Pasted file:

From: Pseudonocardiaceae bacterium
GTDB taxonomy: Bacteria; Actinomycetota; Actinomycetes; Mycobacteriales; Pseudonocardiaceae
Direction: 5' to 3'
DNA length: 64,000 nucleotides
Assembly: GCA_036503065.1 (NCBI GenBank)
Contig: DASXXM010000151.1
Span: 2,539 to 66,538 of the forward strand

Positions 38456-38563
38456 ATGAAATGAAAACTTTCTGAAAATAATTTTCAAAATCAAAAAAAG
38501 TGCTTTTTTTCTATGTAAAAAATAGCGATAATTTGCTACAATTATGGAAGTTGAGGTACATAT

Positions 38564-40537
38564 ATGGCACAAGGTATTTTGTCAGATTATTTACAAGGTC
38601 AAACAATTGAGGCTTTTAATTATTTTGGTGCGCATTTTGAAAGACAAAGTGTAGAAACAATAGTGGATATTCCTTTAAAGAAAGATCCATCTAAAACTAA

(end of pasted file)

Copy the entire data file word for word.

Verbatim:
From: Pseudonocardiaceae bacterium
GTDB taxonomy: Bacteria; Actinomycetota; Actinomycetes; Mycobacteriales; Pseudonocardiaceae
Direction: 5' to 3'
DNA length: 64,000 nucleotides
Assembly: GCA_036503065.1 (NCBI GenBank)
Contig: DASXXM010000151.1
Span: 2,539 to 66,538 of the forward strand

Positions 38456-38563
38456 ATGAAATGAAAACTTTCTGAAAATAATTTTCAAAATCAAAAAAAG
38501 TGCTTTTTTTCTATGTAAAAAATAGCGATAATTTGCTACAATTATGGAAGTTGAGGTACATAT

Positions 38564-40537
38564 ATGGCACAAGGTATTTTGTCAGATTATTTACAAGGTC
38601 AAACAATTGAGGCTTTTAATTATTTTGGTGCGCATTTTGAAAGACAAAGTGTAGAAACAATAGTGGATATTCCTTTAAAGAAAGATCCATCTAAAACTAA